Such protocols are HTTPS, SSH, POPS/IMAPS, SMTPS, and SFTP -- lots of "s" for "secure." Indeed, insecure protocols include HTTP, POP/IMAP, SMTP, and FTP. Since Little Snitch always tells you which protocol is used (at least when it can tell), that distinction should be relatively easy to make.

...Needs to be Secured

With your list in hand, discard the secure column. Anything that is already encrypted and authenticated shall provide you with reasonable security over a public network. However, there are four points to consider:

  1. Any content that is served as "partially encrypted" (indeed, such as the Mac login page) shall be considered as insecure, since the non-encrypted, non-authenticated part of the transfer could be used to launch an attack.
  2. Any content that is served with a weak encryption should be regarded as non-secure. How do you know? Many browsers nowadays will tell you, including the latest version of Opera, which has an unparalleled ability to sniff out weakly protected sites (to the point of sometimes being a bit annoying). Just load your usual pages in it to ascertain their situation.
  3. Be very wary of applications that switch from encrypted to non-encrypted transactions (or the reverse). iChat, for example, might send your password in an encrypted fashion but will then send your chat in the clear. Encrypted chats will start in an unencrypted fashion before being encrypted in a second time. In most cases, this is a Very Dangerous Thing, unless perfectly implemented -- and we will never know.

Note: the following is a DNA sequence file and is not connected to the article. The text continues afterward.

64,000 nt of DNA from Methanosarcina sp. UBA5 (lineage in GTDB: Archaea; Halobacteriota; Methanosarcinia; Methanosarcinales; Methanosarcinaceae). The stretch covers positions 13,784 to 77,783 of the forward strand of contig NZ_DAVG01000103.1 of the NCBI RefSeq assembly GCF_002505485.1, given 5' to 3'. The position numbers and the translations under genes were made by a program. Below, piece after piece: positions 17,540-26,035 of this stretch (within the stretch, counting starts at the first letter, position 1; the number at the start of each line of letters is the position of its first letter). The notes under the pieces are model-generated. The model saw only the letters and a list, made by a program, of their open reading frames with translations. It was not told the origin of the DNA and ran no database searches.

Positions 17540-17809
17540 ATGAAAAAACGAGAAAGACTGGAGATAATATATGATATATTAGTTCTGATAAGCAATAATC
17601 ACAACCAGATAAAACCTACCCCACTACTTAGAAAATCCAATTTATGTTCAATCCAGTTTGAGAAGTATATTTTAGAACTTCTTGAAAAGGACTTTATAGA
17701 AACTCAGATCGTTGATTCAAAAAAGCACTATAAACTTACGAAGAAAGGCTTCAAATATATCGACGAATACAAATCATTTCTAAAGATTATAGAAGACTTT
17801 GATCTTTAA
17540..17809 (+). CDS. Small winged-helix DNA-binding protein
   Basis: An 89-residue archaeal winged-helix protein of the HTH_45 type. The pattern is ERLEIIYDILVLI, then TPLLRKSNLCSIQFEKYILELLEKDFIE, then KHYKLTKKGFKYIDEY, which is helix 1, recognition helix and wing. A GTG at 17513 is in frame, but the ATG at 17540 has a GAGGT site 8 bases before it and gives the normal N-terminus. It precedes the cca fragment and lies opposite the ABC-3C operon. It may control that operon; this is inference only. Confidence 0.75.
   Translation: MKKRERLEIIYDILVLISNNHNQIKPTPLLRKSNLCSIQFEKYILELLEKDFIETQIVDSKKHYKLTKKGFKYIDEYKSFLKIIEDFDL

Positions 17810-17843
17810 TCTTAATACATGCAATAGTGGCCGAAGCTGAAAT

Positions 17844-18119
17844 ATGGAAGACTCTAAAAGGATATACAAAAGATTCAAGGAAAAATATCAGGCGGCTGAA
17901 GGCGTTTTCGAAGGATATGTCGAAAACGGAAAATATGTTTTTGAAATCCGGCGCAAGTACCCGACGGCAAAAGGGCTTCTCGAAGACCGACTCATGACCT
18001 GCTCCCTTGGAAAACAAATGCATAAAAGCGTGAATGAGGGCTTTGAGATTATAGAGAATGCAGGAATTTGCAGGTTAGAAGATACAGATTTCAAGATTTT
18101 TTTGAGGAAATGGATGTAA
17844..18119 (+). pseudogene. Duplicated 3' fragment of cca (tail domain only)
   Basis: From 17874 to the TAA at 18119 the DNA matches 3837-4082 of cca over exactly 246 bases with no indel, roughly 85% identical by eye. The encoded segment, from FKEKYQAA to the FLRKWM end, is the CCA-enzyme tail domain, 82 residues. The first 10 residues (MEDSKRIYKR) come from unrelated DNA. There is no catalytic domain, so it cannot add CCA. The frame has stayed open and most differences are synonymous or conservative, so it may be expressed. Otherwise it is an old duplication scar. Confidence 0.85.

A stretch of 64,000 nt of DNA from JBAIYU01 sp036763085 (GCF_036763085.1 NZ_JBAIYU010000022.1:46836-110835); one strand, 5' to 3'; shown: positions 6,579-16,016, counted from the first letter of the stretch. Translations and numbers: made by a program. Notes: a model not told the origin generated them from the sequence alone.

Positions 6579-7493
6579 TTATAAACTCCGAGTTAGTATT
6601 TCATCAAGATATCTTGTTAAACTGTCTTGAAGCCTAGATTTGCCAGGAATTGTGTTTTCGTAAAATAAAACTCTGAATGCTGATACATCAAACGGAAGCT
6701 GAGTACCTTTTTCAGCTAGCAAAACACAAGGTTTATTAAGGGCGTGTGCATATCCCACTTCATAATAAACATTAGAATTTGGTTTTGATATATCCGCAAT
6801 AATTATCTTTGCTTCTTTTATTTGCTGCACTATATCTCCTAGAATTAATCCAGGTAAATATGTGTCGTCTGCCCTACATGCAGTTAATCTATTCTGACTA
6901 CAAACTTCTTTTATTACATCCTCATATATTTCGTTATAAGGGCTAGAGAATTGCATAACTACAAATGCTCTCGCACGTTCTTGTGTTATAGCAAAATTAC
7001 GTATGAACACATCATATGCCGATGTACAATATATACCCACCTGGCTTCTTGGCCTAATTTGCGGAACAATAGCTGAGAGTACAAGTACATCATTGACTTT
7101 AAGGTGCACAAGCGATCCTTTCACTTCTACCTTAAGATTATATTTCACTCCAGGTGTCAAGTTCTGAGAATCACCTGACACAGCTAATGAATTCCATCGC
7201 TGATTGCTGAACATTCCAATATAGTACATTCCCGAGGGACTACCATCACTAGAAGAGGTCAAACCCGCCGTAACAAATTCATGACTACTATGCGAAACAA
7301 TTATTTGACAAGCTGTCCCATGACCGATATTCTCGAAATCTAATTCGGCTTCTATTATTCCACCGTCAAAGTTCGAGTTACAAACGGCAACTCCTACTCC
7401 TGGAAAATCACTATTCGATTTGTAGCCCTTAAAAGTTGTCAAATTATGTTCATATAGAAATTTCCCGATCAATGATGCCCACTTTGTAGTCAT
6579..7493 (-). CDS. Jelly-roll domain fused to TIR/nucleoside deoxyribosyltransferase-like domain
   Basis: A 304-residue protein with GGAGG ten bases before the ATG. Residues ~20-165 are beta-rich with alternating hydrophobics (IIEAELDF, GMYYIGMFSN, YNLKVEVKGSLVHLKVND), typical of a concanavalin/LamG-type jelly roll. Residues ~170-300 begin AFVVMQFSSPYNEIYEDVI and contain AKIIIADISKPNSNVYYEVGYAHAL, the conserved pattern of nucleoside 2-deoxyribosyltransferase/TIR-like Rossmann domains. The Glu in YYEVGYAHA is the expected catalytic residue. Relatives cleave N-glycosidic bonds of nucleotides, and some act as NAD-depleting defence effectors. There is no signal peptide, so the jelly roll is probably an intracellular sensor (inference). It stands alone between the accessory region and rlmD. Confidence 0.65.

4. A very Web 2.0 thing to do is to hand out special URLs instead of passwords, betting on the fact nobody will be able to guess the URL. This is as bad as passing a password in a URL, as our Web 1.0 founding fathers used to do. Remember: the URL to an encrypted page is, itself, not encrypted unless you use a VPN or an SSH tunnel. As such, these URLs should be discarded and this includes those in your RSS aggregator!

Should you notice that you still rely on insecure protocols to connect to your servers or check your emails, it is essential you switch to their secure versions right now. Yes, right now. That means no POP, no IMAP, no non-authenticated SMTP (outgoing) servers, and no HTTP logins. Never. The reasons for this are easy to understand: insecure protocols transmit your password in the clear, a password which, in turn, allows users to use your accounts, impersonate you, and potentially gain access to your data. Most providers now offer secure alternatives to these aging protocols and some even insist on them: ask them if you are in doubt and leave them in the dust if they say "This isn't much of a concern to our users." Such answers are unacceptable on the Internet of today.